Hate is a strong word, and among the feelings this song is evoking, it’s not even in the Top 10.
It seems like country radio has been trying to play Carrie Underwood off the stage for several years now (she hasn’t had a solo airplay #1 since 2016, and her singles keep running out of steam prematurely, including her last song “Ghost Story” at #6), and honestly I’m about ready to join that movement myself: Her output has been almost universally mediocre since I starting this blog, and at some point you need to either say/do something interesting or make room for someone else who will. Sadly, if the second single off of Underwood’s Denim & Rhinestones album “Hate My Heart” is any indication, she’s likely to do neither. This song is an awkward clash between a lost-love lament and an arena-ready atmosphere, and simply doesn’t tell a compelling-enough story to keep its audience engaged.
Frankly, I have no idea what the producer was thinking with this arrangement. The production comes out with all guns blazing behind several heavy, hard-rock guitars that run together into a wall of noise, and then follow it up with hard-hitting drums on the chorus (and Grady Smith’s favorite clap track on the verses), and wrap it all up with…well, more guitars and drums—there aren’t that many instruments credited on this track to begin, but even the standard keyboards and acoustic guitars struggle to be heard on this mix. Despite its moderate, the force and volume of the instruments inject energy into the song and drive it forward, and the overall tone and vibe of the instruments is upbeat and positive…which seems like the complete opposite of what this supposedly-sad song needs for support. Such a heavy-handed approach might work if there were some anger or frustration behind it, but there’s no trace of such emotions in the mix—this is set up to be an anthemic banger getting blasted out to sixty-thousand-plus in a stadium, and whatever hatred the narrator feels towards their heart is completely lost in the noise. Long story short, this was a really bad direction for the sound on a song like this one, and I’m convinced whoever put this arrangement together never actually listened to the lyrics.
It would take a serious power voice to bring this song back from the brink, and the good news is that Underwood is perhaps the power vocalist among female artists today. The bad news, however, is that she doesn’t do anything to inject any melancholy or emotion into the song, and just goes with the flow of the production. For a performer as charismatic as Underwood, it’s shocking to hear her miss the mark this badly: She brings plenty of intensity to the table, but she focuses so much on doing so that there’s no sense of sadness or longing in her performance, and very little malice or frustration either—honestly, for much of the song she sounds like she’s enjoying herself. The more I listen to this song, the more I think an artist with a weaker voice would have done a better job with it: Instead of spending so much time using their outside voice like Underwood, they could have put some feeling behind their delivery and generated some empathy and sympathy from the audience. Instead, it just seems like the listener is getting yelled at for three minutes, and is more than ready to hear something, anything else by the time the song ends. As much vocal power as Underwood has, this is a big swing-and-a-miss from her, and her performance pushes listeners away instead of drawing them in.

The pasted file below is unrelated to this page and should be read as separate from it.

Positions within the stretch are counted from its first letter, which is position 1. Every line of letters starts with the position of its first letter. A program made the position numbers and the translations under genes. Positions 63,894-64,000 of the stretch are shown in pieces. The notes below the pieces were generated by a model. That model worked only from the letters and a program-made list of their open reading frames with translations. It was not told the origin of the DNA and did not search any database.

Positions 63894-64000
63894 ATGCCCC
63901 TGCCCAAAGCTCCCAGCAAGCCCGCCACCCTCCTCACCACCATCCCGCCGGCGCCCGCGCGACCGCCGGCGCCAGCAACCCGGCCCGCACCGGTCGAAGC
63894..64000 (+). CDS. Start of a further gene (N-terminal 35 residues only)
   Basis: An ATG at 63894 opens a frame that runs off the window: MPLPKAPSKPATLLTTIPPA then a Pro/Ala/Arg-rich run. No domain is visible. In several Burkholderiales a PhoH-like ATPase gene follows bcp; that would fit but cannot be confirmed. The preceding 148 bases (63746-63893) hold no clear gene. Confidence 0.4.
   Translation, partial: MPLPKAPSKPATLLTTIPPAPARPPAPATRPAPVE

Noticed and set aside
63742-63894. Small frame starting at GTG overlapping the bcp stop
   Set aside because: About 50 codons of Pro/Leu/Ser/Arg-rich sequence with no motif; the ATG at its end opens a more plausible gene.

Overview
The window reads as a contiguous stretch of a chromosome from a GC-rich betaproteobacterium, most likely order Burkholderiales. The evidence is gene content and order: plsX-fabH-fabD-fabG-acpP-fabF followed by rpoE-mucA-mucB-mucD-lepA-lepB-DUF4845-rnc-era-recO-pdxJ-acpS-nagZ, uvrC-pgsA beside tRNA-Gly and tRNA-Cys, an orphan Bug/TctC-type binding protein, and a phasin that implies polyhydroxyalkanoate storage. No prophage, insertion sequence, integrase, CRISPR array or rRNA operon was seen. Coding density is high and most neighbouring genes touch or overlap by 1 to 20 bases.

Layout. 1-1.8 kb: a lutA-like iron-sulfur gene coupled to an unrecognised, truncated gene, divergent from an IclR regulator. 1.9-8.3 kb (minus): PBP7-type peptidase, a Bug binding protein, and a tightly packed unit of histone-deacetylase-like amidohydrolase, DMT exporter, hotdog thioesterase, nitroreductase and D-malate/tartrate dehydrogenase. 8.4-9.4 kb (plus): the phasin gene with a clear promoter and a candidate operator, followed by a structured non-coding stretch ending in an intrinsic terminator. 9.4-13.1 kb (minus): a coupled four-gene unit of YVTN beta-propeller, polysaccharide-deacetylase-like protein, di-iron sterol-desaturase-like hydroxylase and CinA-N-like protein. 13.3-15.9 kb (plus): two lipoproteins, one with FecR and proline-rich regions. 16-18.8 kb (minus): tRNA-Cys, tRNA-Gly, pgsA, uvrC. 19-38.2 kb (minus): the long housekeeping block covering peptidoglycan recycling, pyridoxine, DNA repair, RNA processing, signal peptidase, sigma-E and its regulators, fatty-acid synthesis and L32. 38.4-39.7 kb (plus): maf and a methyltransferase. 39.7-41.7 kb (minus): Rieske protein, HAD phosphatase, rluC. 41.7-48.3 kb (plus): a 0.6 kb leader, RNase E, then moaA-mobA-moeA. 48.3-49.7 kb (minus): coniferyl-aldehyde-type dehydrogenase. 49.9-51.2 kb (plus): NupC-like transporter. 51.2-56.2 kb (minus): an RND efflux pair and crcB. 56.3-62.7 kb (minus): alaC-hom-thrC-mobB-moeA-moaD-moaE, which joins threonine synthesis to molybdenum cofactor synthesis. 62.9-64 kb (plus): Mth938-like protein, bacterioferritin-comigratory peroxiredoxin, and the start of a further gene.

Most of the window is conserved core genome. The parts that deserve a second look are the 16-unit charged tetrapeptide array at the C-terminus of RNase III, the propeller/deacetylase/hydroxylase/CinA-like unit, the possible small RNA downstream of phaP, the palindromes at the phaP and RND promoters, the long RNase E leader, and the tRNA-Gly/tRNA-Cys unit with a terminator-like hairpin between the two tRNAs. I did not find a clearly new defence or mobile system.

Of course, it would help if Underwood had an actual story to draw the listeners in with. Instead, the writing here gives us a run-of-the-mill heartbreak song: The narrator really wants to get out there and get on with the moving on, but they just can’t escape the hold of the memory of what was, and thus they “hate my heart right now” for dragging them down. Even if we put aside the fact that Underwood and the producer completely ignore the lyrics, and even if we put aside the weaksauce hook that barely holds the song together, there’s just not much to this story: The narrator wants to go out and paint the town, but they can’t, and they’re not happy about it. Put a drink in the speaker’s hand, and the song would be indistinguishable from all the other cookie-cutter lost-love tracks the genre is drowning in right now. If this song had any synergy at all, maybe you might feel bad for someone who wants to move on but can’t find a way to do it (again, at least they’re not drinking themselves into a stupor), but when it’s sung and played with so much forcefulness and so little sorrow, the audience can’t find a reason to pay attention to the lyrics either, especially when there’s no wit or cleverness behind them. The writing isn’t exactly bad, but it’s not good either, and when the execution is botched this badly, it never had a chance in the first place.
I don’t know what the ceiling for “Hate My Heart” could have been, but thanks to Carrie Underwood we certainly know how low its floor was. This thing is a tragedy of errors, from its uninteresting writing to its clashing, perpendicular production to Underwood mostly-shouted performance. In short, this is par for the course for Underwood’s recent work, and at this point I don’t know what she can do to get back on track. I advised Miranda Lambert to take a hiatus a while back, but given how mainstream radio has treated Underwood lately, I’m not sure she’d be able to get back on the airwaves if she took any sort of break. It’s a real shame, because I think she’s still capable of making good, powerful music, and I’m afraid she’s not going to get many more chances to prove it.
Rating: 4/10. No thank you.